Heartlock (2018, USA)
‘Downing a Duck‘, one prisoner’s written account of how to cultivate and manipulate a correctional officer to breach prison security, has seemingly been used worldwide as a training tool for new officers. Heartlock is pretty much its filmic equivalent.
At its centre is Lee Haze (Alexander Dreymon), serving a sentence in New York State’s Heartlock Correctional Facility for a series of armed robberies on convenience stores, committed in partnership with his girlfriend, Lilly. In an act of love, he has nobly taken all the blame… but now she is not responding to his letters and he – naturally, for this is a prison film – starts thinking about escape.
He has an incidental first encounter with the prison’s cigar-smoking, gold-toothed top dog, and immediately decides that it is this man, Kirkland ‘Continental’ Bosta (Eric LaRay Harvey), who can effect his escape through his contacts and influence. Luckily, Continental’s cat overdoses on his heroin and Lee, whose prison job is in the infirmary, is called upon to steal and administer some naloxone to bring him back. It’s only after he does that Continental agrees to help, and he does so by giving Lee tips on grooming a guard: downing a duck.
The target is Tera Sharpe (Lesley-Ann Brandt), the daughter of a revered former Warden and now a newish, intense, over-zealous correctional officer. Who, as luck would have it, also happens to have gone to school with Lee… and is not beyond smugly reflecting on their respective paths to prison.
When another guard is caught in corrupt activity and is led away, humiliated, Captain Rosalyn Cruz (Jacqueline Williams) hands Tera his job of being in charge of the ‘Midnight Crew’ – three trusted prisoners who clean critical areas when all the other prisoners are locked away. Continental pulls strings to get Lee on Tera’s crew.
The film is not a rom com, but it follows much the same formula; Lee trying desperately to gain Tera’s sympathy, or trust, or pity. Attention, even. Tera, in return, is sternly resistant; cold, rude, self-righteous, impervious to all of his attempts to engage her. That is, until she somehow gets hooked into his story of his love for Lilly and does some research on her to help Lee out.
Of course, in due course she weakens. They couple. And Lee has to sort out whether, having successfully groomed her, he uses her as he has always intended – to facilitate his escape… or whether he cares too much for her. This dilemma plays out right up to an impressive climax.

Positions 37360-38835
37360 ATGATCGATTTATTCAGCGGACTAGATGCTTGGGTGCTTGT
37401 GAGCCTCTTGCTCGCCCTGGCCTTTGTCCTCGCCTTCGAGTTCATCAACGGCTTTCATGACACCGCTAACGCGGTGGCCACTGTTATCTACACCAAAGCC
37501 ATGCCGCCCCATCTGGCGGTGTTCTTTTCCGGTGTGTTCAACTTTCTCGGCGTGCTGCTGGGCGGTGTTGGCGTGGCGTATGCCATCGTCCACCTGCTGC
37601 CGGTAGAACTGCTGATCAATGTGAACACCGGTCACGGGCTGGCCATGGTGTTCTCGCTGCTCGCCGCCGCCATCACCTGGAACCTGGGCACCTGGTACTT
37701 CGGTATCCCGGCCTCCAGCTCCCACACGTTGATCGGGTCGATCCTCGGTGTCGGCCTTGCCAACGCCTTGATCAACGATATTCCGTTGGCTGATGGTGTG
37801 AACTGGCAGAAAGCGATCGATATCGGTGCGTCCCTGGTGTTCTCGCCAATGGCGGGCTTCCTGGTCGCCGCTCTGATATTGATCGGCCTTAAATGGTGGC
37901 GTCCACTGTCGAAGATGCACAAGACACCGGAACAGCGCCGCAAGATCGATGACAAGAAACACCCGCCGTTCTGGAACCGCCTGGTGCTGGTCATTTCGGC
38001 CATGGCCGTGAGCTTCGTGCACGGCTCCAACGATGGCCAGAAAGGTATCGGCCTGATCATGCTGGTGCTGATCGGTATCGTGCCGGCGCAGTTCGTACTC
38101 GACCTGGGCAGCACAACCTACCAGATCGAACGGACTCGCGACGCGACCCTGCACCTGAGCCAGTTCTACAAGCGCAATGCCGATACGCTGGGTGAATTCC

Inevitably, there a few technical worries for someone like me. How would any prisoner who has been around the prison long enough to score an orderly’s job in the infirmary (and have written scores of letters to his ex-girlfriend) be unaware of the prison’s cigar-smoking top dog? How does a drunken prisoner who gets close enough to the wall to have a guard’s rifle trained on him remain in a trusted position on the Midnight Crew? How was the deceased prisoner found by the crew in a freezer not identified as missing when prisoners were locked away for the night? And so on.
But ultimately I guess that such things matter little. The tutorial on duck downing is powerful enough to sustain the film’s momentum, and the performances of the cast are without exception excellent; Harvey’s Continental – a tantalising mixture of psychopathic charm and menace – being the standout.
I always struggle in these films (and in real life) to understand why a conservative, rule-bound, risk-averse correctional officer (even a miserable one with abandonment and other issues) would suddenly risk everything on a comparative no-hoper. It’s easier to understand why Lee might pursue Tera; duck or no duck, she is exquisitely groomed, in every sense. The film’s inference that (almost) any correctional officer has vulnerabilities that can readily be exploited, is perhaps good reason to add it to correctional officer recruit curricula worldwide.
And as for people who have no intention of working in the field – Heartlock has romance, betrayal, drama, endemic corruption… and there’s little more that you could you ask for in a prison flick.
The film was shot in the main at the Standish Maximum Correctional Facility (closed 2009) and the G Robert Cotton Correctional Facility in Michigan. They do well.
Posted on February 9th, 2019 at 3:31 pm. Updated on June 13th, 2019 at 3:32 pm.
#32 in the Top 500